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28.4.9. Configuring Automatic Reporting

ABRT can be configured to use μReports. This additional type of bug report has these advantages:
  • Once enabled, μReports are sent automatically, without user interaction. In contrast, the normal reports are not sent until manually triggered by the user.
  • μReports are anonymous and do not contain sensitive information. This eliminates the risk that unwanted data will be submitted automatically.
  • A μReport represents the detected problem as a JSON object. Therefore, it is machine-readable and can be created and processed automatically.
  • μReports are smaller than full bug reports.
  • μReports do not require downloading large amounts of debugging information.
μReports serve several goals. They help to prevent duplicate customer cases that might get created because of multiple occurences of the same bug. Additionally, μReports enable gathering statistics of bug occurences and finding known bugs across different systems. Finally, if authenticated μReports are enabled as described at the end of this section, ABRT can automatically present instant solutions to the customers. However, μReports do not necessarily provide engineers with enough information to fix the bug, for which a full bug report may be necessary.
A μReport generally contains the following information:
  • a call stack trace of a program without any variables, or, in case of multi-threaded C, C++, and Java programs, multiple stack traces
  • which operating system is used
  • versions of the RPM packages involved in the crash
  • whether the program ran under the root user
  • for kernel oops, possibly information about host hardware


    Do not enable μReports if you do not want to share information about your hardware with Red Hat.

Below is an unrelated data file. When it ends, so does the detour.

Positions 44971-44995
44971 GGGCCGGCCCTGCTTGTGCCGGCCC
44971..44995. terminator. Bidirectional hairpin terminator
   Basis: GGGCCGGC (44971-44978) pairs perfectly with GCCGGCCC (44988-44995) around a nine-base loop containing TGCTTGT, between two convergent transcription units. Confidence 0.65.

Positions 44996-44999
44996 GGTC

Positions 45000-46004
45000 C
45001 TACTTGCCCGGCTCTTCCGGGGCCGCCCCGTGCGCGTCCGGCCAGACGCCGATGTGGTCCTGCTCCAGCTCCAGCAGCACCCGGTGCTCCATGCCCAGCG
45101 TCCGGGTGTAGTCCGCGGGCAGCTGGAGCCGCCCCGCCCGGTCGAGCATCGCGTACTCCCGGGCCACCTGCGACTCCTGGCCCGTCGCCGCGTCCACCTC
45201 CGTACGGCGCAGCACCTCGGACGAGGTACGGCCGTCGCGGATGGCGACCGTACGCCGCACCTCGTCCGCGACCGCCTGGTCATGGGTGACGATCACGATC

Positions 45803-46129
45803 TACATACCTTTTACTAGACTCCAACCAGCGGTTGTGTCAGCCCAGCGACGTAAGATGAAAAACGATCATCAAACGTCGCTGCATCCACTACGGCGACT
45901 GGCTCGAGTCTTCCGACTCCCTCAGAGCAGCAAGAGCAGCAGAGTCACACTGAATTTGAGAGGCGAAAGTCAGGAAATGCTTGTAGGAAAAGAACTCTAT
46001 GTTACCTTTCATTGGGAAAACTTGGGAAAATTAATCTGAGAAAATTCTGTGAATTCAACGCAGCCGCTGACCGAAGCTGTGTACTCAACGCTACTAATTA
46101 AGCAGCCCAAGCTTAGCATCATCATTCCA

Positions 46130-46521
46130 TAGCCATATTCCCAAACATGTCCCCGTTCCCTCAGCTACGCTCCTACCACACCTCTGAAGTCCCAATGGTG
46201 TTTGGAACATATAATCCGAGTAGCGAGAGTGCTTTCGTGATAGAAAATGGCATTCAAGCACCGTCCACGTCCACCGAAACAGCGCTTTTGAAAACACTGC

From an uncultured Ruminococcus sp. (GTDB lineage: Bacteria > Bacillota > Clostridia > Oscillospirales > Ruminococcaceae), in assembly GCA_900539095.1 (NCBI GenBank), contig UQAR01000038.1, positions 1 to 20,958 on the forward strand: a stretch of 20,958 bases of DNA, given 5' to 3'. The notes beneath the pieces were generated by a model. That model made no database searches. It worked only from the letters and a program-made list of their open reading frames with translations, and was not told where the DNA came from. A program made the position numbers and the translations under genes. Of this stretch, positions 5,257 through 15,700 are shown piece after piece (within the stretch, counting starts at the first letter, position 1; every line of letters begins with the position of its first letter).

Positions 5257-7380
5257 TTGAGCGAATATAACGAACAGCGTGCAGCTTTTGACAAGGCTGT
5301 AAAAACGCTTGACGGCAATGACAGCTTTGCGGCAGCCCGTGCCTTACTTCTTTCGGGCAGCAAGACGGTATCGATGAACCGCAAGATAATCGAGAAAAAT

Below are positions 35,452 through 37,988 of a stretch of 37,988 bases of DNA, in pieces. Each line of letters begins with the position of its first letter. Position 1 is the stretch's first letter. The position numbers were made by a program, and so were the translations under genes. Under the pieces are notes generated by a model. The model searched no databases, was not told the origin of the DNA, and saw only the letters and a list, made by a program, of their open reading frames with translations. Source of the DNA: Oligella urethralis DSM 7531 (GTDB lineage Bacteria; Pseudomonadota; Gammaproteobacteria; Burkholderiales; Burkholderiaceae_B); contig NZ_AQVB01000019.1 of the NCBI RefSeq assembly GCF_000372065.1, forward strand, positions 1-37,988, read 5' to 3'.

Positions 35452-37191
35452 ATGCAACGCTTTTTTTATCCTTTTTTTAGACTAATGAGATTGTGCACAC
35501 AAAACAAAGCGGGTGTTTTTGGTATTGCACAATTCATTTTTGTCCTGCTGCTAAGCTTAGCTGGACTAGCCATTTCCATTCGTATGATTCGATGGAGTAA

For μReport examples, see the Examples of μReports article.
With μReports enabled, the following happens by default when a crash is detected:
  1. ABRT submits a μReport with basic information about the problem to Red Hat's ABRT server.
  2. The server determines whether the problem is already in the bug database.
  3. If it is, the server returns a short description of the problem along with a URL of the reported case.
    If not, the server invites the user to submit a full problem report.
To enable μReports for all users, run as root:
~]# abrt-auto-reporting enabled
or add the following line to the /etc/abrt/abrt.conf file:
AutoreportingEnabled = yes
User-specific configuration is located in the $USER/.config/abrt/ directory. It overrides the system-wide configuration.
To apply the new configuration, restart the ABRT services by running:
~]# service abrtd restart
The default autoreporting behavior - sending μReports - can be changed. To do that, assign a different ABRT event to the AutoreportingEvent directive in the /etc/abrt/abrt.conf configuration file. See Section 28.4.2, “Standard ABRT Installation Supported Events” for an overview of the standard events.
In Red Hat Enterprise Linux 7.1 and later, customers can also send authenticated μReports, which contain more information: hostname, machine-id (taken from the /etc/machine-id file), and RHN account number. The advantage of authenticated μReports is that they go directly to the Red Hat Customer Portal, and not only to Red Hat's private crash-report server, as the regular μReports do. This enables Red Hat to provide customers with instant solutions to crashes.
To turn the authenticated automatic reporting on, run the following command as root:
~]# abrt-auto-reporting enabled -u RHN_username
Replace RHN_username with your Red Hat Network username. This command will ask for your password and save it in plain text into the /etc/libreport/plugins/rhtsupport.conf file.